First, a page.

Hospital Closings Likely to Increase

Map by University of North Carolina researchers shows states at highest risk of rural hospital closures. The trend has been accelerating since 2010.
Map by University of North Carolina researchers shows states at highest risk
of rural hospital closures. The trend has been accelerating since 2010.

Hospitals located in rural areas have been closing their doors more frequently and at higher rates than urban facilities in recent years — and a pattern of increasing financial distress suggests that more are likely to falter, experts said in a recent web conference.

The small hospitals are often the only health care available in rural counties, and those most affected by hospital closings tend to be poor, minorities and elderly patients with chronic health conditions.

More than 120 rural hospitals have gone out of business since 2005, and the trend has been accelerating since 2010, said George Pink of the North Carolina Rural Health Research and Policy Analysis Center at the University of North Carolina at Chapel Hill.

"The hotspot for closures and financial distress continues to be the South – particularly Florida, Alabama, Tennessee, Arkansas and Virginia … as well as Texas," Pink told a Sept. 21 webcast audience. "A lot of states in the Midwest have no hospitals that are rural and at high risk of financial distress."

Further, he said, many of the closures in recent years affected Critical Access Hospitals , a designation by the Centers for Medicare and Medicaid Services for facilities that provide essential services in especially isolated communities. And most shut down amid financial woes tied to upkeep costs for things like leaking roofs, antiquated power supplies and aging clinical equipment.

Contributing factors included: Insufficient patient populations; high rates of uninsured patients; dwindling cash flow; and physician shortages.

The Federal Office of Rural Health Policy housed at HRSA has a number of programs designed to help these smaller hospitals improve quality and track their viability. Currently, 96 percent of the 1,340 access facilities in the U.S. are reporting rural-relevant quality measures.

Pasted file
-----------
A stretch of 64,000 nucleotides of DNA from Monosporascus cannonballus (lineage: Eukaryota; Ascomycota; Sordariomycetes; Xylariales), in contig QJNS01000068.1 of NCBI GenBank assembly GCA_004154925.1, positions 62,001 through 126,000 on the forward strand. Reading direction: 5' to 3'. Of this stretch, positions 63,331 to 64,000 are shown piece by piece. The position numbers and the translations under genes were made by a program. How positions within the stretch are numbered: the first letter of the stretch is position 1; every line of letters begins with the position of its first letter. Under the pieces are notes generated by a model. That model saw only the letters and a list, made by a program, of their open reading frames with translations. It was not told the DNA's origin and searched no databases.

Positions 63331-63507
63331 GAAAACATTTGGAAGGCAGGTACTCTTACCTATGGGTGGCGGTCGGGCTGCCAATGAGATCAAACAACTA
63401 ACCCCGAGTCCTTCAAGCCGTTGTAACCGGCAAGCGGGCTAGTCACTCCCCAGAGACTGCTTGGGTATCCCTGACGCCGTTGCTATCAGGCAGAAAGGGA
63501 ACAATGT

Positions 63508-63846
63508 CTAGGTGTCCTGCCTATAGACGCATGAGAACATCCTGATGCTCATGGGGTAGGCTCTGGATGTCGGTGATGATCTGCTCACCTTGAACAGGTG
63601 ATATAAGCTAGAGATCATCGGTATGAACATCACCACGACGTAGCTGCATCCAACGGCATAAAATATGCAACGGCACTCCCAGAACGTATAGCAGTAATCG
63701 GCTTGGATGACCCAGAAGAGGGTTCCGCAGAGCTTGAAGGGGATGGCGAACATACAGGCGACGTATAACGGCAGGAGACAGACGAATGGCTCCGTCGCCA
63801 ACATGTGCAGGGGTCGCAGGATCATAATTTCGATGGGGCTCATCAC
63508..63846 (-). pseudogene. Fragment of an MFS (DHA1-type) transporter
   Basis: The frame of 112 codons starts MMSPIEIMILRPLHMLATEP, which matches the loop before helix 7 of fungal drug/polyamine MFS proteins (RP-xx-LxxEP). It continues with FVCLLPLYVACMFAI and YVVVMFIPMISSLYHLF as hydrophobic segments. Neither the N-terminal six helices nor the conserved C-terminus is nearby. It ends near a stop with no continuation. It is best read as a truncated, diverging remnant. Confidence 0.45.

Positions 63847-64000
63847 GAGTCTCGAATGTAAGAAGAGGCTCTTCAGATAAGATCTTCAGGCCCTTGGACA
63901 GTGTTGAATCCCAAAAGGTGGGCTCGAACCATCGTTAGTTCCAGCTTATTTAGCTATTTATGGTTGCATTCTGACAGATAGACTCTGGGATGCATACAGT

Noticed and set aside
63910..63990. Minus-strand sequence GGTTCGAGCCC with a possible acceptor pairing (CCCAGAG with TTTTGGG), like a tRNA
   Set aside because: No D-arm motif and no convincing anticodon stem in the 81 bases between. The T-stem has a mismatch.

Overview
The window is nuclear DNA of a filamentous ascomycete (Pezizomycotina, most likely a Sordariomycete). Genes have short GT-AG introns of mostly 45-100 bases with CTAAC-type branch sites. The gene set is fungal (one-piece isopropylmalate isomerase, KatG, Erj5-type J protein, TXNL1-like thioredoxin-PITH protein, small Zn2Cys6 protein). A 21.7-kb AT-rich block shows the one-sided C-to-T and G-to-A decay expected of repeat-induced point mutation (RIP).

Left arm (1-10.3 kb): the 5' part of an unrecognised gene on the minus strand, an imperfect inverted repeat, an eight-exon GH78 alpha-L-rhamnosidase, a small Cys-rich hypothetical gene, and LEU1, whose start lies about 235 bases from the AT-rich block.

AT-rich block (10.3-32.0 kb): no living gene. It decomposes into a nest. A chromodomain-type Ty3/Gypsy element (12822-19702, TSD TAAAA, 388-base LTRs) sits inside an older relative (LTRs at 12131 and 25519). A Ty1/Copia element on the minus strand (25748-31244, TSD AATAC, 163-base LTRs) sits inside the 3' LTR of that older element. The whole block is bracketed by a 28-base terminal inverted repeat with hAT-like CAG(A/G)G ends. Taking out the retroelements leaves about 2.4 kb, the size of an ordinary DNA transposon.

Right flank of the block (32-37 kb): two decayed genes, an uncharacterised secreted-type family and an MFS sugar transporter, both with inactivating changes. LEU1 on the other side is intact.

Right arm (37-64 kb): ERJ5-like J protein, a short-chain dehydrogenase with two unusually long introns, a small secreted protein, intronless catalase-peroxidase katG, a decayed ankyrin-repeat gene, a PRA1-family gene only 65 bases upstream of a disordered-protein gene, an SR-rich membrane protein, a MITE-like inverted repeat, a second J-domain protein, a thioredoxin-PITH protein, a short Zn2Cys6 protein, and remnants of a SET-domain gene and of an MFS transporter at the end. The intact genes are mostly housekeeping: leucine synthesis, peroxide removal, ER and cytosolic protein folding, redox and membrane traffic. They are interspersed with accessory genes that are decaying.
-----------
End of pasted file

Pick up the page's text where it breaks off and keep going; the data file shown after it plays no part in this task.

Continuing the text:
Photo of UNC researcher George Pink on the left and on the right is graph of the distance the sick and injured often having to travel (30 miles or more) to find care

UNC's Pink and other researchers reviewed the fiscal health of more than 2,300 rural hospitals and published their conclusions last October. Though closings remain a "relatively rare event, they get a lot of media attention," he said, because the consequences for local patients and local economies can be so far-reaching – with the sick and injured often having to travel 30 miles or more to find care (at right).

Hospitals at high risk for financial trouble – estimated today to be nine percent of those in rural America — often serve those who are unemployed, lack transportation or suffer from mobility limitations due to conditions like obesity, diabetes and tobacco use.

"These more vulnerable populations," Pink said, "are at increased risk of losing access to some types of health care, exacerbation of health disparities and loss of hospital and other types of local employment."

View the archived webinar .

See slide deck .

Date Last Reviewed:  October 2017